- 3. Spiritual journey: others go on a journey through a process like meditation or yoga. Some go even further – on a spiritual quest to retreats specifically designed for this like the Spirit Vine Center. The ancient South American healing brew ayahuasca has been used for this kind of purpose for centuries.
Key things to bear in mind
There are two things which many philosophers agree can help you remove the feeling of being overwhelmed from deep questions like the meaning of life:
1) Don’t force it – concentrate on the little things
Viktor Frankl, a psychiatrist who should perhaps be better known as a philosopher, once said:
“Don’t aim at success—the more you aim at it and make it a target, the more you are going to miss it. For success, like happiness, cannot be pursued; it must ensue.”
When you don’t know what to do with your life, a natural reaction is to constantly worry about it.
Sadly, if there’s one thing which is guaranteed to make it feel like you are never going to find meaning in life, it is to constantly put pressure on yourself to do so.
It is much the same as you might feel when you have a major task to perform at work:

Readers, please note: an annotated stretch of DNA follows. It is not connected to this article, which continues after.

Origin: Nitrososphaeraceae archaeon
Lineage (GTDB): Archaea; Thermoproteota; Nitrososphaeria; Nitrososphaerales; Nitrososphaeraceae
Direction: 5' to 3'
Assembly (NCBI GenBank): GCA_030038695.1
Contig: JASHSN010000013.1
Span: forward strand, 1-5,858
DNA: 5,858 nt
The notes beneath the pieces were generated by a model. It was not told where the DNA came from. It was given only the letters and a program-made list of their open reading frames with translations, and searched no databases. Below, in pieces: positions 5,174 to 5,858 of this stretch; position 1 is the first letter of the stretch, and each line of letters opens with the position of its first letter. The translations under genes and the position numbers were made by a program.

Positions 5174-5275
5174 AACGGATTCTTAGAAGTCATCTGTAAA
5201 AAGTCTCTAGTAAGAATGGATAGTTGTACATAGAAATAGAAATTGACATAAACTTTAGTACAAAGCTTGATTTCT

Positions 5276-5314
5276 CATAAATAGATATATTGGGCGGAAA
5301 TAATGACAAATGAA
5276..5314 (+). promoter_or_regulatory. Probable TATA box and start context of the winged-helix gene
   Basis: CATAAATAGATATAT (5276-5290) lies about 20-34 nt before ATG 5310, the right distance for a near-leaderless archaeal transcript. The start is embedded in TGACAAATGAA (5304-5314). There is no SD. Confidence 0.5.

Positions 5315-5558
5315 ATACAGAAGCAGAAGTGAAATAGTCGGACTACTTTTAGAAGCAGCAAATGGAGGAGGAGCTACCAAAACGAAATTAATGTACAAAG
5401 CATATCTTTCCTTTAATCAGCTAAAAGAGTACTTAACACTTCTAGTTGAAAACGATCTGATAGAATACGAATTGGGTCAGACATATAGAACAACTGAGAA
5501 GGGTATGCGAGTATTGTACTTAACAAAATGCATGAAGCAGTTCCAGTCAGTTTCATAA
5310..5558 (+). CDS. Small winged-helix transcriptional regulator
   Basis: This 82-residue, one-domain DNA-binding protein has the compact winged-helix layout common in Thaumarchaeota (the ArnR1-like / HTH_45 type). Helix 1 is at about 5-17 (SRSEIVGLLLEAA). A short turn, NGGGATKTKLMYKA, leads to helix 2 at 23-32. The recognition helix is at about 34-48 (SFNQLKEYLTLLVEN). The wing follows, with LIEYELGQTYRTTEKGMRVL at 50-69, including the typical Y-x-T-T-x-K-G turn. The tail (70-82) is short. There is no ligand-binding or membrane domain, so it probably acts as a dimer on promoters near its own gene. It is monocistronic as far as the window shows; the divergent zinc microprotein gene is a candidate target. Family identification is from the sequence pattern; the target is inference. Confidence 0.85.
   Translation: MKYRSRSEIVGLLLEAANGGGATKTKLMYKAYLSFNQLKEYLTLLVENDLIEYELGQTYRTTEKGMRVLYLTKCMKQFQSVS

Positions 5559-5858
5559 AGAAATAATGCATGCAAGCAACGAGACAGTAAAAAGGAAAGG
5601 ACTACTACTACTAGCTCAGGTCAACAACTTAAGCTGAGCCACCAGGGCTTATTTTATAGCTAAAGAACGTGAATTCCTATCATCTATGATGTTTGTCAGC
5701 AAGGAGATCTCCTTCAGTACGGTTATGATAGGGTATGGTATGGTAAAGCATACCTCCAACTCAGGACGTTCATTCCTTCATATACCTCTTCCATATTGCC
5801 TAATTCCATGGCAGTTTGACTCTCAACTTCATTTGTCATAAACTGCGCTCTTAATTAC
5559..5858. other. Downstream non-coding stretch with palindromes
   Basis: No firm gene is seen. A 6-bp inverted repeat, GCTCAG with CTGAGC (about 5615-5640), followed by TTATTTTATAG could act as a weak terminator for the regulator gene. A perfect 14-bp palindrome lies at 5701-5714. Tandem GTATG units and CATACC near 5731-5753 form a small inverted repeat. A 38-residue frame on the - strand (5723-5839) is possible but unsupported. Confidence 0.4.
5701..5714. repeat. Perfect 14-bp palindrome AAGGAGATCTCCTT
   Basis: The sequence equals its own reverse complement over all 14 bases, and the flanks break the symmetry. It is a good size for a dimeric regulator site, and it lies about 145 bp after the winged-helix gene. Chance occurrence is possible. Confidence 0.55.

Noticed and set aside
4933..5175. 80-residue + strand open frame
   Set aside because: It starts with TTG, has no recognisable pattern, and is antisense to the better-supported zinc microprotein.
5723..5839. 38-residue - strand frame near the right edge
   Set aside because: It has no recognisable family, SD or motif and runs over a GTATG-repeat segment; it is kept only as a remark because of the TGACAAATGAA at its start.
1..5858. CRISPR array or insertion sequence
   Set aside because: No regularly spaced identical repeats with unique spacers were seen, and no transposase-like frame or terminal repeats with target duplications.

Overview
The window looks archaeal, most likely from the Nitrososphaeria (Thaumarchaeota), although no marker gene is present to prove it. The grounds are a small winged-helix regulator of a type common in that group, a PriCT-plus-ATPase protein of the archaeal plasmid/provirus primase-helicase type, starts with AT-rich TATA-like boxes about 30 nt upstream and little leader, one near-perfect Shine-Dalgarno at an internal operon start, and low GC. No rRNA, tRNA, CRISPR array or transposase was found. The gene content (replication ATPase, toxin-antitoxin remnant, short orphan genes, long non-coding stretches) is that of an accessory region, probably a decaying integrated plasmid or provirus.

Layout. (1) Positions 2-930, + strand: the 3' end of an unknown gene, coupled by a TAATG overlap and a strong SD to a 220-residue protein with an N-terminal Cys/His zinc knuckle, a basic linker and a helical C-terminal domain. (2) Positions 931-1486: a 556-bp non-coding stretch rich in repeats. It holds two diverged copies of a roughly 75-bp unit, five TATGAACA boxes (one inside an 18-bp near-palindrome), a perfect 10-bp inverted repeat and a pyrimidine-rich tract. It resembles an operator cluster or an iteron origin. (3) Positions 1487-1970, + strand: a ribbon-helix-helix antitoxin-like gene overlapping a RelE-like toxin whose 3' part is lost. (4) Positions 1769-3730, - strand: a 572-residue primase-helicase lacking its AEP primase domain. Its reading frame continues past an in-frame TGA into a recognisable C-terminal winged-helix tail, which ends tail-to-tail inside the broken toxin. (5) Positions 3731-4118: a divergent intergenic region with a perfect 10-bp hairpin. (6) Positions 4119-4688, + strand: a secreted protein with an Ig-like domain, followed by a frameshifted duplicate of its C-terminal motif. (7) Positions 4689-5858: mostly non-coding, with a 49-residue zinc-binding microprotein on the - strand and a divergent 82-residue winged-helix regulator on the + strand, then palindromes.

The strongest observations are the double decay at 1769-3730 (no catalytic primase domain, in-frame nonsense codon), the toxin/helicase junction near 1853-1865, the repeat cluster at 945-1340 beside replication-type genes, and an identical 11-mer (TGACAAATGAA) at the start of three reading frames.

If you look at the overarching goal, it can seem impossible. How could one person ever be able to accomplish that?
But if you break it down into lots of manageable smaller tasks, it suddenly starts to seem possible. Don’t worry about the overall meaning. Try to think about finding meaning in the little things.
2) Don’t look for something abstract in the long term
Making your life goal something like “happiness” or “success” is only ever going to lead to disappointment.
What is “success” to you? How do you define “happiness”?
They are too big. Too ephemeral. Too abstract.
Instead, think about the moment you are living in right now. Think about the feelings you are experiencing and really let yourself appreciate them. They matter too.
The important questions to ask yourself
However you choose to take your journey, the important questions to ask yourself when it comes to the purpose of life are:
1) What do you love to do the most?
It can be easy to let yourself be defined by roles which have been placed upon you by others.
You will be somebody’s child. You may be somebody’s parent. You might be forced into certain roles by your job, your friends or your family – no matter how well-meaning they are.
Society may also place you in a defined role. Society may tell you that the things you love doing most have no value.